GNU Astronomy Utilities


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10.5.1 Overview of the PSF scripts

To obtain an extended and non-parametric PSF, several steps are necessary and we will go through them here. The fundamental ideas of the following methodology are thoroughly described in Infante-Sainz et al. (2020, https://arxiv.org/abs/1911.01430). A full tutorial is also available in Building the extended PSF. The tutorial will go through the full process on a pre-selected dataset, but will describe the logic behind every step in away that can easily be modified/generalized to other datasets.

This section is basically just a summary of that tutorial. We could have put all these steps into one large program (installed script), however this would introduce several problems. The most prominent of these problems are:

Therefore, following the modularity principle of software engineering, after several years of working on this, we have broken the full job into the smallest number of independent steps as separate scripts. All scripts are independent of each other, meaning this that you are free to use all of them as you wish (for example, only some of them, using another program for a certain step, using them for other purposes, or running independent parts in parallel).

For constructing the PSF from your dataset, the first step is to obtain a catalog of stars within it (you cannot use galaxies to build the PSF!). But you cannot blindly use all the stars either! for example, we do not want contamination from other bright, and nearby objects. The first script below is therefore designed for selecting only good star candidates in your image. It will use different criteria, for example, good parallax (where available, to avoid confusion with galaxies), not being near to bright stars, axis ratio, etc. For more on this script, see Invoking astscript-psf-select-stars.

Once the catalog of stars is constructed, another script is in charge of making appropriate stamps of the stars. Each stamp is a cropped image of the star with the desired size, normalization of the flux, and mask of the contaminant objects. For more on this script, see Invoking astscript-psf-stamp After obtaining a set of star stamps, they can be stacked for obtaining the combined PSF from many stars (for example, with Stacking operators).

In the combined PSF, the masked background objects of each star’s image will be covered and the signal-to-noise ratio will increase, giving a very nice view of the “clean” PSF. However, it is usually necessary to obtain different regions of the same PSF from different stars. For example, to construct the far outer wings of the PSF, it is necessary to consider very bright stars. However, these stars will be saturated in the most inner part, and immediately outside of the saturation level, they will be deformed due to non-linearity effects. Consequently, fainter stars are necessary for the inner regions.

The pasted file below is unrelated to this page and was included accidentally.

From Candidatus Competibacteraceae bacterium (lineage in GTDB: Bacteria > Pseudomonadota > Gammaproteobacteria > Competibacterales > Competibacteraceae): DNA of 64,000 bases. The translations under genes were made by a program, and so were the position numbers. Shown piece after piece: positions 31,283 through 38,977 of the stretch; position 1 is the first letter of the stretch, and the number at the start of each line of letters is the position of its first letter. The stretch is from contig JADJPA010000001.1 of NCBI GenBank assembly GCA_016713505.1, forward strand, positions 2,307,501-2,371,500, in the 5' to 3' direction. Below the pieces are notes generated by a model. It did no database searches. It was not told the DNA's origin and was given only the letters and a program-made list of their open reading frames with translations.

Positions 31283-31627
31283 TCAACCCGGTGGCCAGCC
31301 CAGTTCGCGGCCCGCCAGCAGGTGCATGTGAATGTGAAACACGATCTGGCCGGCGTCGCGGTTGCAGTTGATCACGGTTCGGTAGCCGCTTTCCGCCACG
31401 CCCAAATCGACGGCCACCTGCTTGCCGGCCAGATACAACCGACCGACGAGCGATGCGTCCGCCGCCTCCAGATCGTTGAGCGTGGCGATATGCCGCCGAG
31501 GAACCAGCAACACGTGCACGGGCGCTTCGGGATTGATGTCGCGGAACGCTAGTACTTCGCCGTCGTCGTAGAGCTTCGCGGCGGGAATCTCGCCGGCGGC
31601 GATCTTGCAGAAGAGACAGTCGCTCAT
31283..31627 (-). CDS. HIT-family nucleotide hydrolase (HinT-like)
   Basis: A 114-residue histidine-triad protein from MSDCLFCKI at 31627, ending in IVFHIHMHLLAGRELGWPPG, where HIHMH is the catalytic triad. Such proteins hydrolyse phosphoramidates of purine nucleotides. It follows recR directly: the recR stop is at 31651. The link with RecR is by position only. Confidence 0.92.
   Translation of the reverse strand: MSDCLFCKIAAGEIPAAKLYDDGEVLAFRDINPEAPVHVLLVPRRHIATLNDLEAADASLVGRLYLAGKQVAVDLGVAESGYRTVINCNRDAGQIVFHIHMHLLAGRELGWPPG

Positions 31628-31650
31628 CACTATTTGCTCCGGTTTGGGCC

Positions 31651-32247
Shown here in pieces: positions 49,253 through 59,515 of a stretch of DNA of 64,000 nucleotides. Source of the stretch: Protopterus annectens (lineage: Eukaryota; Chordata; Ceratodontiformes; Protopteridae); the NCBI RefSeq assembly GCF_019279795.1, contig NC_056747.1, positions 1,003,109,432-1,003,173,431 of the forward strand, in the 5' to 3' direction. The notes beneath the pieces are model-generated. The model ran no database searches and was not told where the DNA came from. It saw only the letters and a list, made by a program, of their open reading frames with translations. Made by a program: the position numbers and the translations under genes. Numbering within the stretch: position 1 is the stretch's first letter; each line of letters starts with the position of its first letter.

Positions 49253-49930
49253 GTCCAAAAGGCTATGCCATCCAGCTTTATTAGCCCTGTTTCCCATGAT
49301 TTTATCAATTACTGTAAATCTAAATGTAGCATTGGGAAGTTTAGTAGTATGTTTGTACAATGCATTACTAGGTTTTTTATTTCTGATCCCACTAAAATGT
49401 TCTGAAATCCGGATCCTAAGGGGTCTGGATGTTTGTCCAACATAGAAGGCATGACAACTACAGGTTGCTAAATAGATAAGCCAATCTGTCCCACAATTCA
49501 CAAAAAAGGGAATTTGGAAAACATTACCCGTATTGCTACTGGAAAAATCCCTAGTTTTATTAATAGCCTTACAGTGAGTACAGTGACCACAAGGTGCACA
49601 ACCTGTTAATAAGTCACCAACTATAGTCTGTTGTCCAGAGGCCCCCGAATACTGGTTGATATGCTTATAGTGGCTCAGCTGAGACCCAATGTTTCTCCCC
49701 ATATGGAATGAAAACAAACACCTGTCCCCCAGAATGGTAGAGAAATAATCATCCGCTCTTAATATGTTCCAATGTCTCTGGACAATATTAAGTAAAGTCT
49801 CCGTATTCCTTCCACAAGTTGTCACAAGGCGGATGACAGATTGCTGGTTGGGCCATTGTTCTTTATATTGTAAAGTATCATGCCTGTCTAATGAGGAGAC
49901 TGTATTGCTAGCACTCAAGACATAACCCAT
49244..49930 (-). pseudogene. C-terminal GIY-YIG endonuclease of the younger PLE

Therefore, you need to repeat the steps above for certain stars (in a certain magnitude range) to obtain the PSF in certain radial ranges. For example, in Infante-Sainz et al. (2020, https://arxiv.org/abs/1911.01430), the final PSF was constructed from three regions (and thus, using stars from three ranges in magnitude). In other cases, we even needed four groups of stars! But in the example dataset from the tutorial, only two groups are necessary (see Building the extended PSF).

Once clean stacks of different parts of the PSF have been constructed through the steps above, it is therefore necessary to blend them all into one. This is done by finding a common radial region in both, and scaling the inner region by a factor to add with the outer region. This is not trivial, therefore, a third script is in charge of it, see Invoking astscript-psf-unite.

Having constructed the PSF as described above (or by any other procedure), it can be scaled to the brightness of the various stars in the image to get subtracted (and thus remove the extended/bright wings; better showing the background objects of interest). Note that the absolute flux of a PSF is meaningless (and in fact, it is usually normalized to have a total sum of unity!), so it should be scaled. We therefore have another script that will calculate the scale (multiplication) factor of the PSF for each star. For more on the scaling script, see Invoking astscript-psf-scale-factor.

Once the flux factor has been computed, a final script is in charge of placing the scaled PSF over the proper location in the image, and subtracting it. It is also possible to only obtain the modeled star by the PSF. For more on the scaling and positioning script, see Invoking astscript-psf-subtract.

As mentioned above, in the following sections, each script has its own documentation and list of options for very detailed customization (if necessary). But if you are new to these scripts, before continuing, we recommend that you do the tutorial Building the extended PSF. Just do not forget to run every command, and try to tweak its steps based on the logic to nicely understand it.


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